If you need a good idea or two to help take your practice to the next level, then you might take a tip from someone who makes idea generation his business: Stephen Harvill. president of Creative Ventures, a strategic consulting firm, Harvill and his team pioneered methods and techniques that have helped companies reach their potential.
Industry professionals attending the 2015 Life Insurance Conference, being held in Arlington, Va. April 13-15, got a taste of those methods and techniques at the conference’s closing general session on Tuesday.
“Companies don’t suffer from a lack of ideas,” said Harvill. “They suffer from lack of knowing what to do to make an ideal impactful.”
To that end, Harvill explained how to find success in “The Idea Factory:” a simple, efficient and repeatable process for developing and realizing ideas — be they for making existing products or services more attractive or building on wholly original and transformative concepts. Over the past 24 years, Harvill has put his “systemic approach” to idea development to use at a wide range of businesses, from Fortune 100 companies to small start-ups.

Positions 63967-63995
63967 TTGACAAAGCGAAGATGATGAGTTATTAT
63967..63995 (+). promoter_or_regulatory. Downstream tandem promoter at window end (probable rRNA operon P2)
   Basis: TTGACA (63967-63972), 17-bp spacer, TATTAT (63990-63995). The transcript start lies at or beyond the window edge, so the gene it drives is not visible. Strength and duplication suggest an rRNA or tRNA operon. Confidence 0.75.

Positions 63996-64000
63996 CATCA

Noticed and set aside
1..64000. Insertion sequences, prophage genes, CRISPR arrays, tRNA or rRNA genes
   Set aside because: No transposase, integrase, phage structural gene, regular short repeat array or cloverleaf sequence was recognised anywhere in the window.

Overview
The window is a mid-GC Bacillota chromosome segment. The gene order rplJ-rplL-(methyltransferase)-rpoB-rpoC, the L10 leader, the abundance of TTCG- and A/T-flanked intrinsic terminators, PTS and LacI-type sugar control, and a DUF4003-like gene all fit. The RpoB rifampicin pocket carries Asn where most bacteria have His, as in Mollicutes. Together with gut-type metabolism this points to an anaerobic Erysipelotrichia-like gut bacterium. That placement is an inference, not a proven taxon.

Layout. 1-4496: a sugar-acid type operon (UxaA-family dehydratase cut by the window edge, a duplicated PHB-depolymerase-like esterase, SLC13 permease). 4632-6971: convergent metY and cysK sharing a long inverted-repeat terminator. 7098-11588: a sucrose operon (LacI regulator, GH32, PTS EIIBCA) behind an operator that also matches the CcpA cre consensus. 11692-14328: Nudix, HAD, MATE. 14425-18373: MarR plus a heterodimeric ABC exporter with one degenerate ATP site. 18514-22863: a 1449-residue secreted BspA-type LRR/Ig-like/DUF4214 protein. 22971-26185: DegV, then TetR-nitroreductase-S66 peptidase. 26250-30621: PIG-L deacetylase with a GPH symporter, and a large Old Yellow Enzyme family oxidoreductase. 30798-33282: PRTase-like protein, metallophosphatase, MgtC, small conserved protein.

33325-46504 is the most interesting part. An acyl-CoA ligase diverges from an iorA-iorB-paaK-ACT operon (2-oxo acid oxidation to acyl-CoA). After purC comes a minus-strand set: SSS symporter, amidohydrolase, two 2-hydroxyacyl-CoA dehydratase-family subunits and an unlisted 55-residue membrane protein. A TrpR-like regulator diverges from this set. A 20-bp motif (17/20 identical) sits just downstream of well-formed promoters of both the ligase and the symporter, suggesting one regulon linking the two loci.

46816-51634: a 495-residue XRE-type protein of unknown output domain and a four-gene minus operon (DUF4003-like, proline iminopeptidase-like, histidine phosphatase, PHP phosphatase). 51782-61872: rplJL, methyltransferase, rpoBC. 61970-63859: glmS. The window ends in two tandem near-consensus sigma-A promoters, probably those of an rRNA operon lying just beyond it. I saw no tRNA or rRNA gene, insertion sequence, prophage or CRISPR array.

Over the course of the 75-minute session, Harvill outlined 10 elements that make up “The Idea Factory.” These include:
To be innovative as a business, you have to askfor innovation from colleagues. Ideas have to connect directly to value.
All ideas have beginning and beginnings are fired by emotion. You have to have the ability to capture your idea at “genesis points.”
The place for ideas is important. Most great ideas are developed somewhere other than the standard office environment.
A property of idea development is that restrictive elements, such as resources or spaces (e.g., one’s garage) seem to encourage creativity.
Ideas are like magnets, connecting to one another and then often connecting to something unseen.
The evolution of ideas
Ideas gain power through a three-part cycle: genesis, “I get it” (understanding); and “I can do it” (application).
What you do everyday matters more than what you do once in a while. Said Harvill: “You have to commit!”